Corona-Prep: Our Top 10 Tips for Video Conferencing
As the novel Coronavirus spreads globally, millions have been forced into isolation, conferences have been canceled, and companies have confined sick employees to their homes.
Therefore, as a secondary consequence of the outbreak, we now inadvertently find ourselves in the largest mass experiment ever conducted on the digital workspace. Business must go on and meetings must be held, this time remotely — there is simply no choice.
Tools like Zoom, WebEx or Google hangouts, used from time to time will become the first platform for communication — replacing our conference rooms and coffee chats. When the epidemic passes, the 21st century knowledge worker will have a clearer idea of the limits and opportunities remote work presents.
As a participant in this mass experiment, we’d like to catch you up on some of the essentials of video conference “netiquette,” so you can at least go in prepared.
We’ve collected here our top ten tips that, in our experience, make video conferencing a pleasant and productive experience:
- Show up on time. In many ways, a video meeting is just like a regular meeting. That means it’s rude to keep people waiting. There is a 3-4 minute grace period for tardiness (and to work out technical issues), but if you plan on being later than that, let other participants know. It is surprising how many people disregard this and enter a conference call over 10 minutes late with no explanation given. As the saying goes, if you are on time, you are already late.
- Dress down, but not too much. In a video chat, you do not need to maintain your typical office dress code. A good rule of thumb is to dress one “level down,” i.e, business casual to smart casual. Just please, no pajamas.
- Smile, say hi, and make small talk. Sheltered behind your screen, you may be under the impression that the obligatory niceties of mundane conversation are unnecessary. Not so. To foster teamwork and a pleasant work environment, allow for the chit-chat — don’t jump straight into business. Staying friendly can go a long way and maintain a sense of camaraderie while in isolation.
- Mute as default. If you’re in a group, turn on mute. Whether you’re outside, the kids are jumping around, or your dog is barking, other members of a group call want to focus on the call. Unless you are the one talking, consider turning on mute. Unwanted noise coming from your mic is unprofessional, and frankly annoying.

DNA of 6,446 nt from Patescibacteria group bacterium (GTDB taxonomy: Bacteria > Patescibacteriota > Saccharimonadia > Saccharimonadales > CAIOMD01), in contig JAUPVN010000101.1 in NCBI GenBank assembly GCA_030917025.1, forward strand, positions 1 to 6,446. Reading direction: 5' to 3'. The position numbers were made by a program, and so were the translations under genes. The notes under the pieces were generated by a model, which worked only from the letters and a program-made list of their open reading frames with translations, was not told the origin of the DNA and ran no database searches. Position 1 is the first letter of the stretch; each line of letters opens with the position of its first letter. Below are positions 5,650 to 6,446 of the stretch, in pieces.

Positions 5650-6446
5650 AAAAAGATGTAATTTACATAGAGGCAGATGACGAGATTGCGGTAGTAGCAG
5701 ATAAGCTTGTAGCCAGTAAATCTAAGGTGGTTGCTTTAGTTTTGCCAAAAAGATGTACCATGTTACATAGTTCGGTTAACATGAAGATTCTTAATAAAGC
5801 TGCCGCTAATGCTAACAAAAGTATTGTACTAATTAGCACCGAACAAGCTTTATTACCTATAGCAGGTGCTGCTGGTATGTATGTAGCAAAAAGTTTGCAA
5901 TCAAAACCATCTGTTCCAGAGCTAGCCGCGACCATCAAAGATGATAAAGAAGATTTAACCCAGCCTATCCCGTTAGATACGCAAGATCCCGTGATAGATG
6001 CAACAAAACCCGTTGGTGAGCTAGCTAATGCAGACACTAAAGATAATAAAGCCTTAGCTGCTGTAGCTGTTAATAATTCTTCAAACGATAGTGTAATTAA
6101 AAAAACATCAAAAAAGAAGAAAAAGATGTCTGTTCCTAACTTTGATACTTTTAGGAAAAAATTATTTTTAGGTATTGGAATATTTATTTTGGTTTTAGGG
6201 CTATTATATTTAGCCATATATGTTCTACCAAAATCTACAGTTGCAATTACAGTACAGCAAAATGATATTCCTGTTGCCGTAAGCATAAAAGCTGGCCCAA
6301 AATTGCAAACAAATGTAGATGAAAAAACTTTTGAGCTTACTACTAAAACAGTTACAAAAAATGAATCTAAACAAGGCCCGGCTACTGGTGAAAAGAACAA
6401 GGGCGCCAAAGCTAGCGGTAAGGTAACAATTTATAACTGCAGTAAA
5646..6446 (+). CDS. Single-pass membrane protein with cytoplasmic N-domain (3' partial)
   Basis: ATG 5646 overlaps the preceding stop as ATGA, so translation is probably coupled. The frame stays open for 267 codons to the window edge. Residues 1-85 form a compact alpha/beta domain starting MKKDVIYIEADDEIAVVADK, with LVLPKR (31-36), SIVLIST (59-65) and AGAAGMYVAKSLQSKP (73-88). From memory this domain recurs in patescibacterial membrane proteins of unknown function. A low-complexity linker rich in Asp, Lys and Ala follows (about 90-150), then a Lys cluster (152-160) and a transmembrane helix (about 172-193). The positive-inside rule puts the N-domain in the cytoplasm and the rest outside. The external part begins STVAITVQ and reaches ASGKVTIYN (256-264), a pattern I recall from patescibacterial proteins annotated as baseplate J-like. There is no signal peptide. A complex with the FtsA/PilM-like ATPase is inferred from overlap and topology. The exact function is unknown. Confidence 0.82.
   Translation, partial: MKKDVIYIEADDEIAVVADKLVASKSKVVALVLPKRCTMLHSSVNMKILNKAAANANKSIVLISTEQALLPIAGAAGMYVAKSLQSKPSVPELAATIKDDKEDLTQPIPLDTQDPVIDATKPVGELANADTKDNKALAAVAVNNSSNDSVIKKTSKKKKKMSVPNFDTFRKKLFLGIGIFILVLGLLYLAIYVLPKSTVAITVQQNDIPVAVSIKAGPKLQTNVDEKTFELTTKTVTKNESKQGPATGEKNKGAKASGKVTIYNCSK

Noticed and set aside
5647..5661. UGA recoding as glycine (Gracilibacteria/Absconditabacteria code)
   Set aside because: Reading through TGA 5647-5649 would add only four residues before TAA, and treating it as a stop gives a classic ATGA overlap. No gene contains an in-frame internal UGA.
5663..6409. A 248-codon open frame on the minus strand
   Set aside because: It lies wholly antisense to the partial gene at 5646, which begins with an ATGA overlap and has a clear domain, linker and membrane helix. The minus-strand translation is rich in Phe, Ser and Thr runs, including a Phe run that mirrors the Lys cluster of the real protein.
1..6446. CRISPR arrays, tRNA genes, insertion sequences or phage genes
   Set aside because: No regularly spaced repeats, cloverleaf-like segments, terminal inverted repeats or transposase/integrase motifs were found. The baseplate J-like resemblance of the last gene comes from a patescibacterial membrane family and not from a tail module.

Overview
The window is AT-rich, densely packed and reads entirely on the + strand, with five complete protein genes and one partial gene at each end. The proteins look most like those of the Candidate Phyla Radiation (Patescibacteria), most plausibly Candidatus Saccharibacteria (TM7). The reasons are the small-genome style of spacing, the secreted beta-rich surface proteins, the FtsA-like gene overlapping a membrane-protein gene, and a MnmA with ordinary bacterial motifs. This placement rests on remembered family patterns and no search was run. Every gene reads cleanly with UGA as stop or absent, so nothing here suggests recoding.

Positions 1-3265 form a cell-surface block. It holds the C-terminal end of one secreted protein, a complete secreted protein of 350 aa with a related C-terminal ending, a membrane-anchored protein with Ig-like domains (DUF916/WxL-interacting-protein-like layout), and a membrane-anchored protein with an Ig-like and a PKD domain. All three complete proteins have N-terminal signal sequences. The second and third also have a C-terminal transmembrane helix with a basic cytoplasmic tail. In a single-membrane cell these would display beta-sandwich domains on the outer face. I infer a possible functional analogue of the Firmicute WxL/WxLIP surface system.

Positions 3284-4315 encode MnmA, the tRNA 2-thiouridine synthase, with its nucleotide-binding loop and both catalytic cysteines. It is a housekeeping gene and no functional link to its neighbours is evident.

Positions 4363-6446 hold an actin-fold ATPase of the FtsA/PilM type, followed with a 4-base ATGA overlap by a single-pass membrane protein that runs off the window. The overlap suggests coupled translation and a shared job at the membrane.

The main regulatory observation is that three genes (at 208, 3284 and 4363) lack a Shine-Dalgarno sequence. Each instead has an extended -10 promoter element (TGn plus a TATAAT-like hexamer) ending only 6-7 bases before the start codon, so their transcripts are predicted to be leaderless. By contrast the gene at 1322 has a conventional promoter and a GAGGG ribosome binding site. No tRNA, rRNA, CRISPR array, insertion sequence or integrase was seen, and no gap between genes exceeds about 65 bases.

- Your setting. If your house is a mess, use a virtual background or even better organize your space. Maintain a sense of professionalism by using a filter which shows your face but displays a different background. This is particularly important when conferencing with clients or others outside your organization.
- We can see you; pay attention. Stay engaged by looking into the camera and listening when others are speaking. It is quite obvious to others in the chat when you are on your phone or looking at something else. Don’t answer emails while you are in the video call.
- Clean your screen. Most video conference apps provide a function to share your screen with other participants. This is a great tool, but make sure you clean up your desktop beforehand. If you plan on sharing your screen, close all tabs or other programs that are not relevant to the topic at hand.
- Don’t slouch, and don’t put your feet up. While it’s ok to get comfortable during a long virtual meeting with teammates, for shorter or client-facing calls, maintain a pose, which helps project professionalism and engagement.
- Recording. If you would like to record something, state that at the beginning of the meeting. Sometimes It can be useful to record part of a video call, or take snapshots of the screen. This is ok so long as you get permission first. Remember, video calls can be recorded.
- Clap your hands. When video conferencing is replacing a large group meeting (or even an entire conference), clapping hands, even while muted, is appropriate and desirable.
Remember remote work is the new normal. Enjoy it.